Christine Maggiore chose not to take antiretroviral drugs or other measures which reduce the risk of mother-to-child transmission of HIV during her pregnancies. Maggiore also breastfed her children, despite evidence that breastfeeding can also transmit HIV from mother to child. Her youngest daughter, Eliza Jane, was never tested for HIV, nor did she or her older brother Charlie receive any of the recommended childhood vaccines. Maggiore later reported Charlie to have tested HIV-negative three times, and asserted that both were in good health.
In April 2005, Eliza Jane became ill with a runny nose. She was seen by two physicians, one of whom reportedly knew of Maggiore's HIV status. Eliza Jane was not tested for HIV and was diagnosed with pneumonia. When Eliza Jane failed to improve, Maggiore took her to see Philip Incao, a holistic practitioner and board member of Maggiore's organization Alive & Well AIDS Alternatives, who described Eliza Jane as only mildly ill and prescribed her amoxicillin for a presumed ear infection.
On May 16, 2005, Eliza Jane collapsed and stopped breathing. She was rushed to Valley Presbyterian Hospital in Van Nuys, California, where, after failed attempts to revive her, she was pronounced dead. An autopsy revealed that Eliza Jane was markedly underweight and underheight (consistent with a chronic illness), exhibited pronounced atrophy of her thymus and other lymphatic organs, and died of pneumonia caused by Pneumocystis jirovecii, a common opportunistic pathogen in people with AIDS and the leading cause of pediatric AIDS deaths.
The postmortem examination of Eliza Jane's brain showed changes consistent with HIV encephalitis; protein components of HIV itself were identified in Eliza Jane's brain tissue via immunohistochemistry. The coroner concluded that Eliza Jane had died of Pneumocystis pneumonia in the setting of advanced AIDS.
Maggiore rejected the coroner's conclusion, ascribing it to political bias and attacking the personal credibility of the senior coroner. Maggiore had the autopsy reviewed by Mohammed Al-Bayati, a veterinary pathologist who holds a Ph.D. in animal disease pathology, but is neither a medical doctor nor board-certified in human pathology. Al-Bayati argued that Eliza Jane had died from an allergic reaction to amoxicillin, a conclusion Maggiore embraced. Al-Bayati's report has been dismissed as medically unsound by independent pathology experts, who agreed with the coroner's conclusion that Eliza Jane had died of complications of untreated AIDS.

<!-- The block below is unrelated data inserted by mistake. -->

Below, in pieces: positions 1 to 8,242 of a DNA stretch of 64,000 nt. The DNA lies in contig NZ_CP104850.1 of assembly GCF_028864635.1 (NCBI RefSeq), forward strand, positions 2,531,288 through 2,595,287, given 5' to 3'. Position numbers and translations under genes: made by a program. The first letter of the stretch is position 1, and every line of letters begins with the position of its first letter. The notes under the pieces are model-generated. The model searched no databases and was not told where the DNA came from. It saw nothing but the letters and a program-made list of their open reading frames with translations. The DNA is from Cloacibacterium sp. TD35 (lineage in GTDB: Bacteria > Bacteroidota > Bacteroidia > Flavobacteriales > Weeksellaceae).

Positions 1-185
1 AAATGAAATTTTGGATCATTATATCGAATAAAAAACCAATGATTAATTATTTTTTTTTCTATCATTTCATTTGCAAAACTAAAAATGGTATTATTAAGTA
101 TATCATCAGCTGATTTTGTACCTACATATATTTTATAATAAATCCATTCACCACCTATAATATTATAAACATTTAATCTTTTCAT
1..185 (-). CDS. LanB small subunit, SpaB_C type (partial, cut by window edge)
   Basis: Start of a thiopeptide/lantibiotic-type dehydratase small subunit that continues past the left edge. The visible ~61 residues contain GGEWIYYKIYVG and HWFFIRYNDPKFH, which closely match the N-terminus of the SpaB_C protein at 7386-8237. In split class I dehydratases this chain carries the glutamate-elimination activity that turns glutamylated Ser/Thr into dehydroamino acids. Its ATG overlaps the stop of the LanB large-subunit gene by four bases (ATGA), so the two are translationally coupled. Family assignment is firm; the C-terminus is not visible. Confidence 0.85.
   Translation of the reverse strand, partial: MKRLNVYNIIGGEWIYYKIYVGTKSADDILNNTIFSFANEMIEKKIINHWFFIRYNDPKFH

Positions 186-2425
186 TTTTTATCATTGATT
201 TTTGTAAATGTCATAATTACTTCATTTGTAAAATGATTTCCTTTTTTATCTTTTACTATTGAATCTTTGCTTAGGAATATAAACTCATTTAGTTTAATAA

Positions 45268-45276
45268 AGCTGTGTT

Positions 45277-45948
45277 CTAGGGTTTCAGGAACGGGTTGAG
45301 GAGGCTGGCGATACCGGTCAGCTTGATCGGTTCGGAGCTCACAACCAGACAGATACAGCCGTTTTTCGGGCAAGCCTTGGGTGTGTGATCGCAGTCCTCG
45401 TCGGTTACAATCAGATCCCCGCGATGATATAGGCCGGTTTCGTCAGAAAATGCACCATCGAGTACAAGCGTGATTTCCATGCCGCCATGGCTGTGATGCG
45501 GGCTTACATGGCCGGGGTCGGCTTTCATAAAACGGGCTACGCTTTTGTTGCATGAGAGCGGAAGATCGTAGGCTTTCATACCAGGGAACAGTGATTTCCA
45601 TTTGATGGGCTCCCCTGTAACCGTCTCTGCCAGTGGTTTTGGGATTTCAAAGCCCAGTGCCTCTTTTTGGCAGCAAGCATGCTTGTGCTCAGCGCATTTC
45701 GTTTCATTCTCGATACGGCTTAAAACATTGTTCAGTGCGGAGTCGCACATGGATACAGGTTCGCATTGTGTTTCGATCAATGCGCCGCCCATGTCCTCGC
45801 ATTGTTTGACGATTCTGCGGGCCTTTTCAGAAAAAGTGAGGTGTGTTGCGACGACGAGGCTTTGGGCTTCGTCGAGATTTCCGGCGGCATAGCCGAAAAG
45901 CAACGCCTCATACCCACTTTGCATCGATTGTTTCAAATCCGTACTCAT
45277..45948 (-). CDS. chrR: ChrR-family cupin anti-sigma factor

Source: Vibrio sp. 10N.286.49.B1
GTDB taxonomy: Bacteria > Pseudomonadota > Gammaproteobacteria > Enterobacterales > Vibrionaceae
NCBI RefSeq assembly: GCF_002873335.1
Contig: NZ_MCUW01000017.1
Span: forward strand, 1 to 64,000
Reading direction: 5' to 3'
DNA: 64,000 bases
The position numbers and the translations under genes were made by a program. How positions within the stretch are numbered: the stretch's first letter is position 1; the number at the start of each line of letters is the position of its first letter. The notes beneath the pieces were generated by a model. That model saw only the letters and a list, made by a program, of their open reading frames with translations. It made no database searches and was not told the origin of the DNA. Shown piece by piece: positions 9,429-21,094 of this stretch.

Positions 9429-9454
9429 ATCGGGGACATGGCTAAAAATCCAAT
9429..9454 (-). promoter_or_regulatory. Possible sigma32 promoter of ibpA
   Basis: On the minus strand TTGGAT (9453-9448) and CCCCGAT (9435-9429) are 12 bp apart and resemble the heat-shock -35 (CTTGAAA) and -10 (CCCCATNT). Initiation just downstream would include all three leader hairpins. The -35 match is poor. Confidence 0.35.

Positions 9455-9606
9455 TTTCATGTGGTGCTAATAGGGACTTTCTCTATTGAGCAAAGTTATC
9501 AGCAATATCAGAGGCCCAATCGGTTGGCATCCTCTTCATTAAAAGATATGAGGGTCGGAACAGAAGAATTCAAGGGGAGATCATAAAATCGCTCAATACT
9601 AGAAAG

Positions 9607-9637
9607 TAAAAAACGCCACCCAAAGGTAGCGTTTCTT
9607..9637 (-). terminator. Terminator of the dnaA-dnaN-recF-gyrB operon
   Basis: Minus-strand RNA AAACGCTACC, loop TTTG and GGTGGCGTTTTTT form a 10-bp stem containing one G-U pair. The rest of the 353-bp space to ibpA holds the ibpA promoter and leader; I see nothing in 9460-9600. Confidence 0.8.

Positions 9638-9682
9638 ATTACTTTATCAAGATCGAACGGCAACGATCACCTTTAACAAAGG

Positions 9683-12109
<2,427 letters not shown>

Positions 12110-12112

Reaction to Eliza Jane's death
Controversy ensued in the wake of Eliza Jane's death; as Eliza Jane had acquired HIV from Maggiore perinatally or via breastfeeding, her HIV infection might have been prevented had Maggiore taken antiretroviral drugs or avoided breastfeeding, and her death may have been preventable with proper medical care. John Moore, a prominent HIV/AIDS researcher speaking at the 16th International AIDS Conference, described Eliza Jane's death as a concrete example of the human harm that can result from pseudoscientific beliefs such as AIDS denialism:
... infants whose HIV infected mothers listen to AIDS denialists never got the chance to make their own decisions. The Maggiore case received wide publicity. Christine Maggiore is a person who’s proselytized against the use of antiretrovirals to prevent HIV/AIDS. She's a classic AIDS denialist, and she gave birth to a child who died at age three late last year of an AIDS-related infection. The coroner’s report clearly reports that the child died of AIDS. That was another unnecessary death.